You're looking at your 7th pick of Veteran Armorsmith or Silvercoat Lion.
What do you take?
Well, if you didn't have any color concerns, then Veteran Armorsmith would be by far and away the better pick. It has the same converted mana cost, an extra toughness, and a relevant ability.
But sometimes getting can be a problem, especially on turn two. If you can't reliably cast your Veteran Armorsmith early, then it stops being special. Instead it becomes a virtual three-drop or four-drop (or worse), at which point you are hardly getting a deal for your 2/3 creature.
If you think that you're only going to be able to play something in the 6-7 Plains range, then Silvercoat Lion might very well be a better addition to your deck, especially if you are short on early drops. In fact at that point it might turn out that the 2/1 Coral Merfolk sticking out of the back of your pack might be a better pick than either the 2/3 or the 2/2 that are staring back at you.
Color requirements become a lot less significant the more expensive a card is. While it might be tough to get on turn two, it's nowhere near as hard to cobble together two Plains to cast a Serra Angel on turn five.
And even if you don't have on turn five, that's fine. Your Serra Angel, unlike Veteran Armorsmith, is still going to have a big impact if you cast it on turn seven.
So if it looks like you aren't going to be playing much white in your deck, stay away from the Veteran Armorsmiths! You won't regret the fact that you don't have a two-drop that you won't be able to play until turn four (or worse) a good percentage of the time.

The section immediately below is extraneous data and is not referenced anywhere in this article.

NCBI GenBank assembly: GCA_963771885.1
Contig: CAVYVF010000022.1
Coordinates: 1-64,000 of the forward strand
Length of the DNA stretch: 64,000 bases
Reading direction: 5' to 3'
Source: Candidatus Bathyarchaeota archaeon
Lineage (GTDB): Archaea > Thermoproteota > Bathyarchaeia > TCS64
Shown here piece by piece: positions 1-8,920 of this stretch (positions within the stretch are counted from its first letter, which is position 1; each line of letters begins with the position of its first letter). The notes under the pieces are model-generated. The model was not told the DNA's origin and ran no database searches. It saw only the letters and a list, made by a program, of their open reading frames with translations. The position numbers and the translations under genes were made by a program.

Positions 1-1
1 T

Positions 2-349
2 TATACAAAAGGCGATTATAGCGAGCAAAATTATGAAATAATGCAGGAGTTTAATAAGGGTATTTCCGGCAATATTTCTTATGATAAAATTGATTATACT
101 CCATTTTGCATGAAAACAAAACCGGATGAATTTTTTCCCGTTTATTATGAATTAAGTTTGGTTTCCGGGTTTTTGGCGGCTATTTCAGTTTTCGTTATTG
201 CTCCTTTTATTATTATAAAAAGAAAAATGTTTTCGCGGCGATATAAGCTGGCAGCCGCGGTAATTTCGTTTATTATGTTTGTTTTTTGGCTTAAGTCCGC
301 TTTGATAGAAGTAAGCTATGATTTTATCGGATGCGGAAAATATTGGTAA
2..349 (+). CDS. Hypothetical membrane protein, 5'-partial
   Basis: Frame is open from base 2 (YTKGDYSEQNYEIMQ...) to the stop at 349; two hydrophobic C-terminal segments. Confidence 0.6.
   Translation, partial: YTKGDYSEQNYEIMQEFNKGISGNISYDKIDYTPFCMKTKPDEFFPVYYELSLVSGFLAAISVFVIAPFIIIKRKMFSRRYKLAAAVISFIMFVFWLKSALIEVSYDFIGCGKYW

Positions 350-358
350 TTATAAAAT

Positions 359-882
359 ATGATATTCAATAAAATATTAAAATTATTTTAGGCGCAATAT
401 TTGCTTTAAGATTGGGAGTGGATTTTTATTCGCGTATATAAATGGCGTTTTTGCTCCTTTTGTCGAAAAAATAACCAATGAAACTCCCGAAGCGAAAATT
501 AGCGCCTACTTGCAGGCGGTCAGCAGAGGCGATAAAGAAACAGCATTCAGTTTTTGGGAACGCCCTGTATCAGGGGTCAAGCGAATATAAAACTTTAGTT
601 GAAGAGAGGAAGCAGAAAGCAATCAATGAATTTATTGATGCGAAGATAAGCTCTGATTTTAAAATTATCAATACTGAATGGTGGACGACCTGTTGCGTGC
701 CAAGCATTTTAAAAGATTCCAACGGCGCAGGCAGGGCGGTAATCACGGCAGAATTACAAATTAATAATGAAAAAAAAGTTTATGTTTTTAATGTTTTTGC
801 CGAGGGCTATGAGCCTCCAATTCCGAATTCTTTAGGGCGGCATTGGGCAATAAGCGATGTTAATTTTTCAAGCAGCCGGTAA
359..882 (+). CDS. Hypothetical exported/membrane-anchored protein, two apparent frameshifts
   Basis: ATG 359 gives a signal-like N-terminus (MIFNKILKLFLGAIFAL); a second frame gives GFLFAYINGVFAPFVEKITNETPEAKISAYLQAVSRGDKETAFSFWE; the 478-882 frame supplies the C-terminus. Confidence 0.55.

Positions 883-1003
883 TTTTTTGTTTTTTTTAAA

Consume Spirit, Tendrils of Corruption, and Seismic Strike
Depending on how heavily into black or red you are, Consume Spirit, Tendrils of Corruption, and Seismic Strike can be quite good or quite mediocre. Consume Spirit needs a ton of Swamps to be good, but Tendrils of Corruption and Seismic Strike need only 6-7 Swamps or Mountains (respectively) to be desirable additions to your deck.
But how early do you take them?
Early in the draft, before you have a clear sense of how heavily into your colors you are, it's worth it to be a bit optimistic about Tendrils of Corruption and Seismic Strike, because even if you don't end up playing much black or red, they are still going to be pretty good.
Consume Spirit, on the other hand, doesn't warrant the same level of optimism that Tendrils of Corruption and Seismic Strike should get.
The thing is, if you "only" end up playing 7 Swamps, Consume Spirit is going to be painfully mediocre. And even if you end up playing 9 Swamps, it's only going to be pretty good.
That's not to say that there aren't spots where you would want to spend an early pick on Consume Spirit (such as if you are trying to force a heavy black deck), but unless you are working hard for it, and/or you are really in the right place for it, those Consume Spirits just aren't going to make themselves good in the way that the less color-intensive (and instant-speed) Tendrils of Corruption and Seismic Strike will.
You're drafting a white-blue deck and you get passed a pack that has Stormfront Pegasus and Snapping Drake. Both of these fliers are quite impressive, more than welcome additions to my deck, that outshine most of the other creatures at their respective mana costs.
What do you take?
I can tell you right now, the answer shouldn't depend on what kind of deck you're trying to draft, but rather on the mana costs of the cards you already have in your pile.